Non-Controlling Interest

Minority interest in a subsidiary​

What is a Non Controlling Interest?

A non controlling interest (NCI) is an ownership stake in a corporation where the held position gives the investor no influence on how the company is run. Non controlling interests are measured at the respective net asset value of entities, which have other shareholders than the controlling shareholder. Potential voting rights are not taken into account when measuring an NCI.

 

Non Controlling Interest (NCI)

 

What is the criteria for Non Controlling Interest?

The majority of investor positions are deemed to be a non controlling interest because their ownership stake is insignificant relative to the total number of outstanding shares. For smaller companies, any position that holds less than 50% of the outstanding voting shares is deemed to be a NCI.

For the majority of publicly traded companies, the number of outstanding shares is so large that a normal position cannot influence higher level activity, which is why it is deemed as a non controlling interest. It is generally not until one control’s 5-10% that they can push for a seat on the board, or enact changes at the shareholders’ meetings by publicly lobbying for them.

 

Types of Non Controlling Interest

There are generally two types of non controlling interests:

  1. A Direct NCI receives a proportionate share of all equity recorded by the subsidiary — these equity balances include both pre-acquisition and post-acquisition amounts.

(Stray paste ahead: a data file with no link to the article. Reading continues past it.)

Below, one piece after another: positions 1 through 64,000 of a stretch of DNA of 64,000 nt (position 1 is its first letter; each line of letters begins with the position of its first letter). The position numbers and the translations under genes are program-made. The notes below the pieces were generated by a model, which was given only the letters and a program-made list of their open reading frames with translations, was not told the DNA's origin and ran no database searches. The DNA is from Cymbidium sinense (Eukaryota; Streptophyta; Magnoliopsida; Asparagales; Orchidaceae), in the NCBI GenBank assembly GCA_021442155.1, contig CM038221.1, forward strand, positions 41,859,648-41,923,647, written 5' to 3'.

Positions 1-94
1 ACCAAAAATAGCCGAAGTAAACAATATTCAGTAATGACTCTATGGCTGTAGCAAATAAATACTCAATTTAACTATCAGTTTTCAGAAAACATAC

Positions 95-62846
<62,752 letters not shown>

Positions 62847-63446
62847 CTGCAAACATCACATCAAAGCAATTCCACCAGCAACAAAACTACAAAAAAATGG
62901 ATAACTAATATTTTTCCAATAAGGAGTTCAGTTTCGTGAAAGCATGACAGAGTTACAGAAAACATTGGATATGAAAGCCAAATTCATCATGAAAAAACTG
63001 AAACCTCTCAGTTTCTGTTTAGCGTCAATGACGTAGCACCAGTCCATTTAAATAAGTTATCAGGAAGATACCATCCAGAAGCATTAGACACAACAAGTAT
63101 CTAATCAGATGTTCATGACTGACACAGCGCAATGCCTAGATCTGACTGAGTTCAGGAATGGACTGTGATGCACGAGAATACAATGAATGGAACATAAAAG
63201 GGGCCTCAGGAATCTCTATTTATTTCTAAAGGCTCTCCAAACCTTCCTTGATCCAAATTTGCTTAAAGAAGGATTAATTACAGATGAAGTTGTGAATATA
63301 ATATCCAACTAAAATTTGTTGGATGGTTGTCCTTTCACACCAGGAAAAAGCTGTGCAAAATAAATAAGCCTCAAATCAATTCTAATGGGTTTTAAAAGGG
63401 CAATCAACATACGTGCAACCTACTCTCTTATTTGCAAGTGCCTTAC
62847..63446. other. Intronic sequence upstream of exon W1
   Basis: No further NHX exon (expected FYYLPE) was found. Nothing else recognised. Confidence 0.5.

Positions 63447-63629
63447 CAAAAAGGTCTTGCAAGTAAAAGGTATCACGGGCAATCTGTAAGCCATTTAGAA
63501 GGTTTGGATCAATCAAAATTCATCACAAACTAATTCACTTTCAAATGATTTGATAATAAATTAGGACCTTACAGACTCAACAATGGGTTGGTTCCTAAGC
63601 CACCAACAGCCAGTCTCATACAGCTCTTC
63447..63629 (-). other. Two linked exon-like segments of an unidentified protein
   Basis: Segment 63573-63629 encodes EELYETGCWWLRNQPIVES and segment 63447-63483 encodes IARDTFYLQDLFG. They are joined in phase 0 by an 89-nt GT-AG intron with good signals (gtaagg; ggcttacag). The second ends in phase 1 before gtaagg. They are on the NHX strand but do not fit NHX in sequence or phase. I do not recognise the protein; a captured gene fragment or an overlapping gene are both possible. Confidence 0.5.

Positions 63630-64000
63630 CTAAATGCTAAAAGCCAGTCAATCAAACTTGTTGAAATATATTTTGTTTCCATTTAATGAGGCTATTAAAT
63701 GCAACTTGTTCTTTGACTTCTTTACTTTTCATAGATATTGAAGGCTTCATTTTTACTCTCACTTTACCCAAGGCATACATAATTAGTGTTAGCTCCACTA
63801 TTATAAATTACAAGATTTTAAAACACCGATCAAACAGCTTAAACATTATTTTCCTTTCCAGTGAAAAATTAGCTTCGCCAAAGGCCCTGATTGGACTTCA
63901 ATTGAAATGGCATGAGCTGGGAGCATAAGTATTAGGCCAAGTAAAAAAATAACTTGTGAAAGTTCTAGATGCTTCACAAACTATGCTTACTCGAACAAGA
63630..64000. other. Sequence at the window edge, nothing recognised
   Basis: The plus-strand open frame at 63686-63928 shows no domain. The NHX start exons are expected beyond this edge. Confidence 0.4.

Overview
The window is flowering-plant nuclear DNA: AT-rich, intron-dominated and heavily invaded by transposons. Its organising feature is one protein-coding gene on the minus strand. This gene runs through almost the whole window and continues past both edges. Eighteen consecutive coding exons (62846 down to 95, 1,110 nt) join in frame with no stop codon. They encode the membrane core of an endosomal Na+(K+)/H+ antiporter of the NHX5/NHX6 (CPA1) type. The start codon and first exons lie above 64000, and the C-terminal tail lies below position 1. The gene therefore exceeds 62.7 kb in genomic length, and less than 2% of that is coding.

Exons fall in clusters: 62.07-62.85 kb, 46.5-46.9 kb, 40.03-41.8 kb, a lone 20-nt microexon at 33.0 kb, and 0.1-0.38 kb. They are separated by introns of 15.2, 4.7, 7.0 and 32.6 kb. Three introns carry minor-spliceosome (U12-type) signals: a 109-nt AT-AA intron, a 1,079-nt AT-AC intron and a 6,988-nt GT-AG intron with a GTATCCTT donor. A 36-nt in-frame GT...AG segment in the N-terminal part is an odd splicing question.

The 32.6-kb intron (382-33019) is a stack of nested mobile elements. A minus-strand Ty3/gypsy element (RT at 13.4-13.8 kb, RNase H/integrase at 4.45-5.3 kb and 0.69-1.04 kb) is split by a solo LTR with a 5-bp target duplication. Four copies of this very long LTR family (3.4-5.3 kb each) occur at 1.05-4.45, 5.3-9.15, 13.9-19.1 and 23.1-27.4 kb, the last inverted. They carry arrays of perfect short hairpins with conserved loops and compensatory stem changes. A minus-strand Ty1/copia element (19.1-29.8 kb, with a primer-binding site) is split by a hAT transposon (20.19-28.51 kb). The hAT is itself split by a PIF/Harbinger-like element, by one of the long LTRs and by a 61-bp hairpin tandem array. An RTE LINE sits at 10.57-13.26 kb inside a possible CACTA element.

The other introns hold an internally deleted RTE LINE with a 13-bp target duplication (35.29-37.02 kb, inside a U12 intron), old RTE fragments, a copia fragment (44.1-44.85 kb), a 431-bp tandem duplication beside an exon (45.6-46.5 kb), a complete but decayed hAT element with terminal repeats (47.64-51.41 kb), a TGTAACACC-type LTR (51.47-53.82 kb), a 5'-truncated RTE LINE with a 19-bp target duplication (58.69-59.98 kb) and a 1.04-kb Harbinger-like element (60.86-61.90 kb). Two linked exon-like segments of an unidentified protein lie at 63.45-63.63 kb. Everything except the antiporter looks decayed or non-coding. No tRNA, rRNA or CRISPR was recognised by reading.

2. An Indirect NCI receives a proportionate share of a subsidiary’s post-acquisition equity only.

 

Calculating Non Controlling Interest

In calculating the NCI share of equity, it is consolidated equity rather than recorded equity on which the NCI is calculated. Hence, in calculating both the DNCI and INCI share of equity, adjustments must be made to eliminate any unrealized profits or losses arising from transactions within the group.

It is important to investors that companies provide transparency regarding non controlling interests, because this will give them a better understanding of the effect of the NCI on a group’s financial position, financial results and cash flows, and therefore also the risks faced by the group. Investors will thus be better informed regarding the actual value of the assets and liabilities of the NCI, and also the extent to which the assets and liabilities are attributable to the holders of the NCI. Investors will then be better positioned to form their own opinion regarding the effect of an NCI on the various ratios and items in the financial statements.

 

Read more

This has been a guide and overview to NCI. To keep learning and advance your career, please see these additional resources: